Parenting classes: support or interference?

23 May

There has been considerable reaction to the Government announcement last week, that a new scheme to provide parenting classes for mothers and fathers of children under five is being launched as a pilot in a number of areas of the UK.

The classes, designed and run by a number of different organisations, will be available on production of £100 vouchers distributed through Boots stores.  As a ‘non-stigmatised gateway’ to a help and support, this is not a terrible idea.  David Cameron was quick off the blocks with the ‘this is not the nanny state’ comment, just in case critics took the ‘Government interference in private life’ line, which, of course, many have since followed.

The reactions have resulted in a support vs. interference debate which is a bit empty.  Those who are on the ‘support’ side can cite evidence that parents do actively seek help, and surveys that show that they would like/would have liked more.  Those on the ‘laissez-faire’ side say that most people have done, and continue to, manage fine and should not be subjected to some State-sponsored version of the ‘correct’ parent, and should simply trust their own judgement.  In fact, of course, elements of both sides are true: many parents do want a bit of extra help in dealing with the trials of parenting or with particular aspects of children’s behaviour; on the other hand a plethora of professional exhortations on the subject can be bewildering and confusing, and encourage a sense of apathy or hopelessness.

However, perhaps there is a parallel between sex education and parenting classes which might lead us out of a sterile polarisation of these two positions.  In favour of sex education we have the argument that ignorance around sex can lead to all sorts of difficult outcomes: unwanted pregnancy, sexual diseases, sexual exploitation of the vulnerable by the powerful.  If we enter sexual activity with understanding and knowledge, we can then use contraception, protect ourselves from infection and respect our own and our partners’ bodies. The State does not care what kind of sex we actually have, as long as it is consensual, involves people over 16, and we know where to go for assistance if any of the negatives do happen.  Similarly, the long arm of the State need not literally reach into the living room and tell us exactly what to say to or to feel towards our children, but it may, through funding of parenting support, provide some evidence-based insight into aspects of behaviour and conflict management, indicate pitfalls to avoid, and places to seek additional help where appropriate.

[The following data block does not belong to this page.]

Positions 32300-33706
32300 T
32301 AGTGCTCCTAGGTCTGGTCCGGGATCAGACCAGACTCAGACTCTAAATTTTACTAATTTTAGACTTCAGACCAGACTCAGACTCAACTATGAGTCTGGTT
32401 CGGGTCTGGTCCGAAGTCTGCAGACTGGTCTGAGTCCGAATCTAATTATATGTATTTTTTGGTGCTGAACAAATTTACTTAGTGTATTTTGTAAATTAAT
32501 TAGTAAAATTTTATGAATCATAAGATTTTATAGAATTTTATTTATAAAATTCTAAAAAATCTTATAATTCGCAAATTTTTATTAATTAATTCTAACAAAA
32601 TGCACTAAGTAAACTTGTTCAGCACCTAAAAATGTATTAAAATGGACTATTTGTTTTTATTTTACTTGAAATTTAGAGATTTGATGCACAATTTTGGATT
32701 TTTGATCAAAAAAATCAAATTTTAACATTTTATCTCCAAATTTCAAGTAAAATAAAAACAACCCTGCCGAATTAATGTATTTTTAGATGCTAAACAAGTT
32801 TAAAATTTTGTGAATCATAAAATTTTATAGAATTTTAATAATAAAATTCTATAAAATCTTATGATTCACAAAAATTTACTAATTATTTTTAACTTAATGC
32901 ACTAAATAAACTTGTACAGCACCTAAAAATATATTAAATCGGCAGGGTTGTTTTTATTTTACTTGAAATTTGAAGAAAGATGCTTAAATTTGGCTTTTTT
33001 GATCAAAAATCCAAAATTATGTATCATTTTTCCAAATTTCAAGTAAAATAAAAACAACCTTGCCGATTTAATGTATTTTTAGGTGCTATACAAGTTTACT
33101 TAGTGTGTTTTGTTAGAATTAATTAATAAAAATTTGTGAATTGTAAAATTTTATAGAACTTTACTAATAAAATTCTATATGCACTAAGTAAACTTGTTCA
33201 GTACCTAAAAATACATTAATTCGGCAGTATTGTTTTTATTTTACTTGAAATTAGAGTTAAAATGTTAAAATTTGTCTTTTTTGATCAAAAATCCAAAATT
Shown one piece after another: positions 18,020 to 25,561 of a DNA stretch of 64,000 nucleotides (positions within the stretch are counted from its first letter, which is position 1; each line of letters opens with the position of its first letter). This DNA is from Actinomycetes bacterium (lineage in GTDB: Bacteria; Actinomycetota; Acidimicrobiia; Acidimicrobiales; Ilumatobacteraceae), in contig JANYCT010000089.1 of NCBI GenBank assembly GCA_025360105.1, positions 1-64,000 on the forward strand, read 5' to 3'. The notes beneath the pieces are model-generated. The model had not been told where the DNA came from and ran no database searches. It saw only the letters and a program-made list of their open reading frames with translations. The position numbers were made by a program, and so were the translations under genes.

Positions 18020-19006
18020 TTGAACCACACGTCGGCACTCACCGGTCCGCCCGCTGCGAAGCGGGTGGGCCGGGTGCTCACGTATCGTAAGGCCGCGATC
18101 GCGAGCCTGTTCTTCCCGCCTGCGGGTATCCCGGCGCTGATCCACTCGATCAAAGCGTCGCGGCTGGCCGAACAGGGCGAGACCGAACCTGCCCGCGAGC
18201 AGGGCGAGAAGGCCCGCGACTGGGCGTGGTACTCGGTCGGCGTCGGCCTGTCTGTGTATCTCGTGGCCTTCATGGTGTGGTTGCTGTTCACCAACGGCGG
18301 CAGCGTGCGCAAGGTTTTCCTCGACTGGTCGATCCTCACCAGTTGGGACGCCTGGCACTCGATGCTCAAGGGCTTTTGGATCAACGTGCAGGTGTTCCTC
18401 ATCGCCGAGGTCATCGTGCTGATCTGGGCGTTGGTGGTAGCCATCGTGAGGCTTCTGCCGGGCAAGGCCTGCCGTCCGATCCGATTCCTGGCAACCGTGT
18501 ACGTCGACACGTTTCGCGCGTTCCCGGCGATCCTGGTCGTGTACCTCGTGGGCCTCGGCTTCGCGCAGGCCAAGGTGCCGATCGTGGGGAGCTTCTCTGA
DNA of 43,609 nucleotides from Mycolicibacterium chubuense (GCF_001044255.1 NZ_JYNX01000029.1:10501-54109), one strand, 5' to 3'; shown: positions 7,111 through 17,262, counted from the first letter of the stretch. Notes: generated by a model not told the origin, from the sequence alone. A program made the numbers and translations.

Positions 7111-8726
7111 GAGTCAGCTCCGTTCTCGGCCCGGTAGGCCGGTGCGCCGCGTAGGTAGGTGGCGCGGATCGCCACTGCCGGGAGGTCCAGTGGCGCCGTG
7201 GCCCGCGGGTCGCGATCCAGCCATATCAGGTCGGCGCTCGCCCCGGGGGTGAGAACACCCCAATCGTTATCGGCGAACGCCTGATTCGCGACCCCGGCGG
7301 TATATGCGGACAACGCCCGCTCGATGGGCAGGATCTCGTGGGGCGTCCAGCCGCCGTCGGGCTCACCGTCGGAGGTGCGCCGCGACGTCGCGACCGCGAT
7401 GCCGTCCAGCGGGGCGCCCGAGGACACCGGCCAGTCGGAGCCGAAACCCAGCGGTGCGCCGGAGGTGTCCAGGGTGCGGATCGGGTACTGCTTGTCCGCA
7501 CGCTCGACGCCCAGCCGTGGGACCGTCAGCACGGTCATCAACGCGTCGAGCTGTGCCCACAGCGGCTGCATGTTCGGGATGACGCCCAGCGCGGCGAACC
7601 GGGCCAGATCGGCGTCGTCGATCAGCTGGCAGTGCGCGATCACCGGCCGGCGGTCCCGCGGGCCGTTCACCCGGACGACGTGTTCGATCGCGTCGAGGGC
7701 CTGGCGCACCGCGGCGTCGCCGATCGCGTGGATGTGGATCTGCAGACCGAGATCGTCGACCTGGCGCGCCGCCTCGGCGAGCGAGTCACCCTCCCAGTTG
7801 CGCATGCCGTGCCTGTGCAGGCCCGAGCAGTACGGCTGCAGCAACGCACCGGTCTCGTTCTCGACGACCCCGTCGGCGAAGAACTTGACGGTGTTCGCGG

There are issues in assessing the effectiveness of parenting programmes – how well various approaches work for whom is not perfectly analysed as yet – but we do know enough to provide constructive guidance in areas that can be fraught: e.g. avoiding harsh discipline, rewarding good behaviour, being aware of the impact of parental conflict on children; reinforcing rather than undermining your partner’s parenting.  There are valid questions raised by sceptics of the scheme about ‘reach’ – will these classes get to the parents with the most to gain?  However, the same points could be addressed to sex education, and I don’t see anyone credibly suggesting that we should just leave young people to work it out for themselves as people have always ended up sleeping together – that would be fucking stupid.  Let’s not parent stupid by default either.

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